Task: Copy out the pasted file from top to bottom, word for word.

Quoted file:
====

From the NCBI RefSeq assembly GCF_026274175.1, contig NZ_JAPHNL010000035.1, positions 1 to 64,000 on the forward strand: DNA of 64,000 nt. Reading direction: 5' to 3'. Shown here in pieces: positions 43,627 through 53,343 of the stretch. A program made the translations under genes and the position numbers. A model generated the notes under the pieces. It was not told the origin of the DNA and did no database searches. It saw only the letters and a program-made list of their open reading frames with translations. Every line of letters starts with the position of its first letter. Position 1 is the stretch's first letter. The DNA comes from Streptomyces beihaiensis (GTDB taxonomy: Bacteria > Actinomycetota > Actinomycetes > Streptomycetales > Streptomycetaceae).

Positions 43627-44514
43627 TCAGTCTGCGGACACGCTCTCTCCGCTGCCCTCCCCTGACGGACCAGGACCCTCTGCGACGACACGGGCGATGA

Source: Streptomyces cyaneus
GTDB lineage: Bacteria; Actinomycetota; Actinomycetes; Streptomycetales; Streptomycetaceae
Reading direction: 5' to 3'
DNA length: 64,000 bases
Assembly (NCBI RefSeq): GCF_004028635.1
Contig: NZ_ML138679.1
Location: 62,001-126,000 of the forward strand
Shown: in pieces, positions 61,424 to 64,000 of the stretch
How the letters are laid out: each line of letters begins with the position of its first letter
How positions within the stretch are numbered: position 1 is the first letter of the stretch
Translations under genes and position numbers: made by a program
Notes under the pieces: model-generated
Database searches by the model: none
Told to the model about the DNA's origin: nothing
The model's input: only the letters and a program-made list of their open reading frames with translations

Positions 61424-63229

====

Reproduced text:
From the NCBI RefSeq assembly GCF_026274175.1, contig NZ_JAPHNL010000035.1, positions 1 to 64,000 on the forward strand: DNA of 64,000 nt. Reading direction: 5' to 3'. Shown here in pieces: positions 43,627 through 53,343 of the stretch. A program made the translations under genes and the position numbers. A model generated the notes under the pieces. It was not told the origin of the DNA and did no database searches. It saw only the letters and a program-made list of their open reading frames with translations. Every line of letters starts with the position of its first letter. Position 1 is the stretch's first letter. The DNA comes from Streptomyces beihaiensis (GTDB taxonomy: Bacteria > Actinomycetota > Actinomycetes > Streptomycetales > Streptomycetaceae).

Positions 43627-44514
43627 TCAGTCTGCGGACACGCTCTCTCCGCTGCCCTCCCCTGACGGACCAGGACCCTCTGCGACGACACGGGCGATGA

Source: Streptomyces cyaneus
GTDB lineage: Bacteria; Actinomycetota; Actinomycetes; Streptomycetales; Streptomycetaceae
Reading direction: 5' to 3'
DNA length: 64,000 bases
Assembly (NCBI RefSeq): GCF_004028635.1
Contig: NZ_ML138679.1
Location: 62,001-126,000 of the forward strand
Shown: in pieces, positions 61,424 to 64,000 of the stretch
How the letters are laid out: each line of letters begins with the position of its first letter
How positions within the stretch are numbered: position 1 is the first letter of the stretch
Translations under genes and position numbers: made by a program
Notes under the pieces: model-generated
Database searches by the model: none
Told to the model about the DNA's origin: nothing
The model's input: only the letters and a program-made list of their open reading frames with translations

Positions 61424-63229